Good morning Farmer Family and good start to the week …

US farm markets were mixed on Friday’s session but broke back into the red by the close. 

Losses on wheat were substantial.

The continued harvest pressure and spillover weakness from sharply lower crude oil prices, weighened on the markets. 

A firmer dollar, limited the export business.

Thus, Chicago wheat prices went home 4.08% in the red on Friday. 

Kansas City wheats ended Friday’s session 3.79% lower. 

Minneapolis spring wheat prices settled with 3.27% losses.

Corn and soybeans after tested moderate overnight gains, both closed with modest losses of around 0.4% each.

Front month soybean oil prices continued their slide with losses of 3.34% on the day.

Soymeal prices, meanwhile, ended the Friday session with $8.40 gains or up 1.95%. 

For the week, stock markets had a leading roul, kepting to drop. 

The Fed to bring down inflation, increased interest rate with the largest single hike in decades. 

Higher rates made the dollar a more attractive place to park money.

However, other countries too indicated that they would raise rates, meantime. 

Thus, the dollar skyroketed immediately before the Fed rate hike, but then downsized, along Wednesday and Thursday, supporting the wheat in particular as a lower dollar makes U.S. exports more competitive globally.

But, the dollar rose again on Friday, thanks higher T-note yields and a fall of yen after the BOJ maintained its ultra-easy policies.

The U.S. dollar past week rose to its highest level since December 2002 against a basket of currencies, making all commodities traded i US dollars more expensive for buyers using other currencies.

In this context, crude oil was down all week, posting the lowest close since May 25.

Operators, are warried a recession is caming.  

Ethanol and soy oil generally follow crude closely.

Thus, soybeans were hurt badly past week by an 8.69% drop in soy oil.

The spillover weakness from sharply lower crude oil prices, weighened into wheat markets too.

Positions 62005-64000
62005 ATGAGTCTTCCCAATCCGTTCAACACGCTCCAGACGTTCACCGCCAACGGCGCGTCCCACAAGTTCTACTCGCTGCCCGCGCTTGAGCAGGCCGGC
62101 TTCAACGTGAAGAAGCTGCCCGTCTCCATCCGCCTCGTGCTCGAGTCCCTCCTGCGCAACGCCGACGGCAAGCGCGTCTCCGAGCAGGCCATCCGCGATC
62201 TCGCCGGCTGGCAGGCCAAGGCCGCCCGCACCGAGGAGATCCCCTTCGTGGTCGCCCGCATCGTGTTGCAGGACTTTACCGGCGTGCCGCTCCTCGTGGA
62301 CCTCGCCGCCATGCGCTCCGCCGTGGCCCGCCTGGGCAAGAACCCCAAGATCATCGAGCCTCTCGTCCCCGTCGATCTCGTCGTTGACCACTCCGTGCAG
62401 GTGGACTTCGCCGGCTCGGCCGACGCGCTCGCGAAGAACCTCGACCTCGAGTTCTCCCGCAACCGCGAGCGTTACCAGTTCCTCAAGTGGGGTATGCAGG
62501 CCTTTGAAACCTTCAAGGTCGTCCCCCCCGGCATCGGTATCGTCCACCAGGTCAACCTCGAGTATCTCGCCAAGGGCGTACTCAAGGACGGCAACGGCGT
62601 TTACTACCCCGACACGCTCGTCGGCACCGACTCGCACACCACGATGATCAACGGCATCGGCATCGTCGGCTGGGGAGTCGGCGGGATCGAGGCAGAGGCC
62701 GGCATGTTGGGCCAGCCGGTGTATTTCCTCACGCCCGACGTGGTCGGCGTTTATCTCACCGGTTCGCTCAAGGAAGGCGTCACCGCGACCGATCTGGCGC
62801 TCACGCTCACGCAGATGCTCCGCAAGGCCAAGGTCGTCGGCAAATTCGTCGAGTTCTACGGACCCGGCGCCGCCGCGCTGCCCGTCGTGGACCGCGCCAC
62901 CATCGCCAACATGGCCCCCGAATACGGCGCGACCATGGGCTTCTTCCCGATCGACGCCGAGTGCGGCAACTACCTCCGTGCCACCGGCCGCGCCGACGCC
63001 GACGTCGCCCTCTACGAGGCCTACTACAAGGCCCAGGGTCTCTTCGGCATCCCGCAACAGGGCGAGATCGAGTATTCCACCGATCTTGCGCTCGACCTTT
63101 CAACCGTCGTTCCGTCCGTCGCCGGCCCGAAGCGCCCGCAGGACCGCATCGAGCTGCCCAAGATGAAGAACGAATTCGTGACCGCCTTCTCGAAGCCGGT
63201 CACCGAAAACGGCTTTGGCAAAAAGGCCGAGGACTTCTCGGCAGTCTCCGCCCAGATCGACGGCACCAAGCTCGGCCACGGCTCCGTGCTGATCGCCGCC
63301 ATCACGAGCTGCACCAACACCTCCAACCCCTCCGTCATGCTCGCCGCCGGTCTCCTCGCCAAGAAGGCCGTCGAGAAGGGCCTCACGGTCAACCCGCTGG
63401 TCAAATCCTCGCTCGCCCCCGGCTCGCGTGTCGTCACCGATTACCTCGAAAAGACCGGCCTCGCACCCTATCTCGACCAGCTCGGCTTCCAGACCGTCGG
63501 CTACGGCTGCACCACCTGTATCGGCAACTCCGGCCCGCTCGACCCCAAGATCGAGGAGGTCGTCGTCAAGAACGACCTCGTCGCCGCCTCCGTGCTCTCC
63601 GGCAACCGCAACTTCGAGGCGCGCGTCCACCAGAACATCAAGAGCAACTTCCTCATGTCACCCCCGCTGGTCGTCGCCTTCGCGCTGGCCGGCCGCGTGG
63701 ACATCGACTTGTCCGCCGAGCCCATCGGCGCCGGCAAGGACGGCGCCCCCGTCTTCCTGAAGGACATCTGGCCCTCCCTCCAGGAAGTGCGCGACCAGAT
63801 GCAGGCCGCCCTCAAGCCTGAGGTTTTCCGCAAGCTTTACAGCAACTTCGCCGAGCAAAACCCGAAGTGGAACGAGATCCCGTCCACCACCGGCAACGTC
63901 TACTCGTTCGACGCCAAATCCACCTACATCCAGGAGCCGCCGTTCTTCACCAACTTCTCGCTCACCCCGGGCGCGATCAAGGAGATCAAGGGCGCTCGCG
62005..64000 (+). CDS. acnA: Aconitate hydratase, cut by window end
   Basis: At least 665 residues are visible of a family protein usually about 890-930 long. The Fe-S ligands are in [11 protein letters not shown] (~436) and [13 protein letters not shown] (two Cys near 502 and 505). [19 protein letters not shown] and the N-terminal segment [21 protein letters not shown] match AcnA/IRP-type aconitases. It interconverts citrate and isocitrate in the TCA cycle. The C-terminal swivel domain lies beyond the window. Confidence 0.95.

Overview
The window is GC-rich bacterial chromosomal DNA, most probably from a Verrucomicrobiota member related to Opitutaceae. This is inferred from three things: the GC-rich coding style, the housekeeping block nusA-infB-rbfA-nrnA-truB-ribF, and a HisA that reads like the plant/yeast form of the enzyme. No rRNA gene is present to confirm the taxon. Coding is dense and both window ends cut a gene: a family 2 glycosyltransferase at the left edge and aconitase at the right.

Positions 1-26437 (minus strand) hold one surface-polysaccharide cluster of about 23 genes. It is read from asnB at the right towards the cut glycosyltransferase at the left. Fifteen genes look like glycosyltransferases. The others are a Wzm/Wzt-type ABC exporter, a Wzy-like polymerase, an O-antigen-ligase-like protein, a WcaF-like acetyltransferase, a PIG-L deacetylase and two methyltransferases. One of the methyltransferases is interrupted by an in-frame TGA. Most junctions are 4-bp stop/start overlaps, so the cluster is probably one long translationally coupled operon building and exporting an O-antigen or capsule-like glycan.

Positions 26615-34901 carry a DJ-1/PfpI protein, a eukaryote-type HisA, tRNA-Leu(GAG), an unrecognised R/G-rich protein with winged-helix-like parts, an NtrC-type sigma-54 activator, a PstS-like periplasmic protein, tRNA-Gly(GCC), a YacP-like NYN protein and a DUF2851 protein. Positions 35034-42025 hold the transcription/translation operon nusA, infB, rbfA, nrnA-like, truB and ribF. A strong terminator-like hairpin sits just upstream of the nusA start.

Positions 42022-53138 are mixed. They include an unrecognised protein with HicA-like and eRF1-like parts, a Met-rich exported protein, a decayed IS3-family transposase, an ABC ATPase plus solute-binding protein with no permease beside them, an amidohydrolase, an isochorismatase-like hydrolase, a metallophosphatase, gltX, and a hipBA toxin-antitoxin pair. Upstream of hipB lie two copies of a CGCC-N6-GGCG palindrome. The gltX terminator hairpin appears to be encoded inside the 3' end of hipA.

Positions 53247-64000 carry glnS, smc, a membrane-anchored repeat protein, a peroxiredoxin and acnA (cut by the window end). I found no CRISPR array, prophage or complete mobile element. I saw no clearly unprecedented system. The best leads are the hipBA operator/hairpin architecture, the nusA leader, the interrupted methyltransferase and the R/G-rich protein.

Corn, in contrast, gained ground, as it is more vulnerable to a hot and dry weather forecast in early July than are soybeans (yield typically more influenced by August).

Thus, corn prices, rose 1.46% from prior Friday. 

Soybeans were down 2.49% for the week. 

Product values were mixed, with meal up 2.1% during the week while soy oil collapsed by 8.69%.

Wheat prices were lower on all three contracts past week, with most of the drop on Friday. 

Kansas City wheat contract led the way to the downside, with 4.94% weekly losses.

Minneapolis spring wheat was down 4.26% for the week.

Chicago SRW was 3.41% lower from prior Friday.

In energy markets, oil prices tumbled about 6% to a four-week low on Friday.

Operators, as we said, are worried that interest rate hikes by major central banks could slow the global economy and cut demand for energy.

Thus, Brent futures fell $6.69, or 5.6%, to settle at $113.12 a barrel, while U.S. West Texas Intermediate (WTI) crude fell $8.03, or 6.8%, to settle at $109.56.

That was the lowest close for Brent since May 20 and the lowest for WTI since May 12. 

It was also the biggest daily percentage decline for Brent since early May and the biggest for WTI since late March.

For the week, Brent futures declined for the first time in five weeks, tumbling 7.3% last week.

WTI dropped 9.2% last week, for the first time in eight weeks.

Crude prices tumbled as the dollar rallied.

With the Fed expected to keep raising interest rates, open interest in WTI futures on the New York Mercantile Exchange fell on Thursday to its lowest level since May 2016 as investors cut back on risky assets. 

U.S. gasoline and diesel futures also slid over 4% on worries high pump prices will reduce demand.

Automobile group AAA said the price of diesel at the pump hit a record high $5.798 per gallon on Friday, while the price of gasoline hit a record high of $5.016 earlier in the week.

U.S. energy firms added seven oil and gas rigs in the week to June 17, reaching to 740, its highest since March 2020 after the President Joe Biden slammed producers for profiting from sky-high prices instead of doing more to boost output.